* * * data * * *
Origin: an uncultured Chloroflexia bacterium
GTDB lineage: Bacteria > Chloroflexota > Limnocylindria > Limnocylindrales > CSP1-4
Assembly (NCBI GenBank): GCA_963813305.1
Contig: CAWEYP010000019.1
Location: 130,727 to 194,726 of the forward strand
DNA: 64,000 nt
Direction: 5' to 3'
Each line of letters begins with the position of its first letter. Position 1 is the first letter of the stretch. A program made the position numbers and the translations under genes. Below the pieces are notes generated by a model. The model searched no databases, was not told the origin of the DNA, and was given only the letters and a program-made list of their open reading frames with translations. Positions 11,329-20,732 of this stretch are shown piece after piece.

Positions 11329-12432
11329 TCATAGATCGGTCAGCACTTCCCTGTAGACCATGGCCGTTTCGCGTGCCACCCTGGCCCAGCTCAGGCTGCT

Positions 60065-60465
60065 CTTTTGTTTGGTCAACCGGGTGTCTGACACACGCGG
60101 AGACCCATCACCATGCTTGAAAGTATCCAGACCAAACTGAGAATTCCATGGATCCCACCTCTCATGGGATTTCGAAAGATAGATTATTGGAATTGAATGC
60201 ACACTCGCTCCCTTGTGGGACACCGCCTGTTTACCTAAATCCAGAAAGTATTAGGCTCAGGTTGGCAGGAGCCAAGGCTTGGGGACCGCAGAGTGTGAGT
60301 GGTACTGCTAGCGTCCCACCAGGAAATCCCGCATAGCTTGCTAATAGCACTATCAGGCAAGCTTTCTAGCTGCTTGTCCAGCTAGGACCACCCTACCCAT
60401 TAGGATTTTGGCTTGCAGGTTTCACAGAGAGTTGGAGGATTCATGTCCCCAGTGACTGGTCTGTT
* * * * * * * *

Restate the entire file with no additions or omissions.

Origin: an uncultured Chloroflexia bacterium
GTDB lineage: Bacteria > Chloroflexota > Limnocylindria > Limnocylindrales > CSP1-4
Assembly (NCBI GenBank): GCA_963813305.1
Contig: CAWEYP010000019.1
Location: 130,727 to 194,726 of the forward strand
DNA: 64,000 nt
Direction: 5' to 3'
Each line of letters begins with the position of its first letter. Position 1 is the first letter of the stretch. A program made the position numbers and the translations under genes. Below the pieces are notes generated by a model. The model searched no databases, was not told the origin of the DNA, and was given only the letters and a program-made list of their open reading frames with translations. Positions 11,329-20,732 of this stretch are shown piece after piece.

Positions 11329-12432
11329 TCATAGATCGGTCAGCACTTCCCTGTAGACCATGGCCGTTTCGCGTGCCACCCTGGCCCAGCTCAGGCTGCT

Positions 60065-60465
60065 CTTTTGTTTGGTCAACCGGGTGTCTGACACACGCGG
60101 AGACCCATCACCATGCTTGAAAGTATCCAGACCAAACTGAGAATTCCATGGATCCCACCTCTCATGGGATTTCGAAAGATAGATTATTGGAATTGAATGC
60201 ACACTCGCTCCCTTGTGGGACACCGCCTGTTTACCTAAATCCAGAAAGTATTAGGCTCAGGTTGGCAGGAGCCAAGGCTTGGGGACCGCAGAGTGTGAGT
60301 GGTACTGCTAGCGTCCCACCAGGAAATCCCGCATAGCTTGCTAATAGCACTATCAGGCAAGCTTTCTAGCTGCTTGTCCAGCTAGGACCACCCTACCCAT
60401 TAGGATTTTGGCTTGCAGGTTTCACAGAGAGTTGGAGGATTCATGTCCCCAGTGACTGGTCTGTT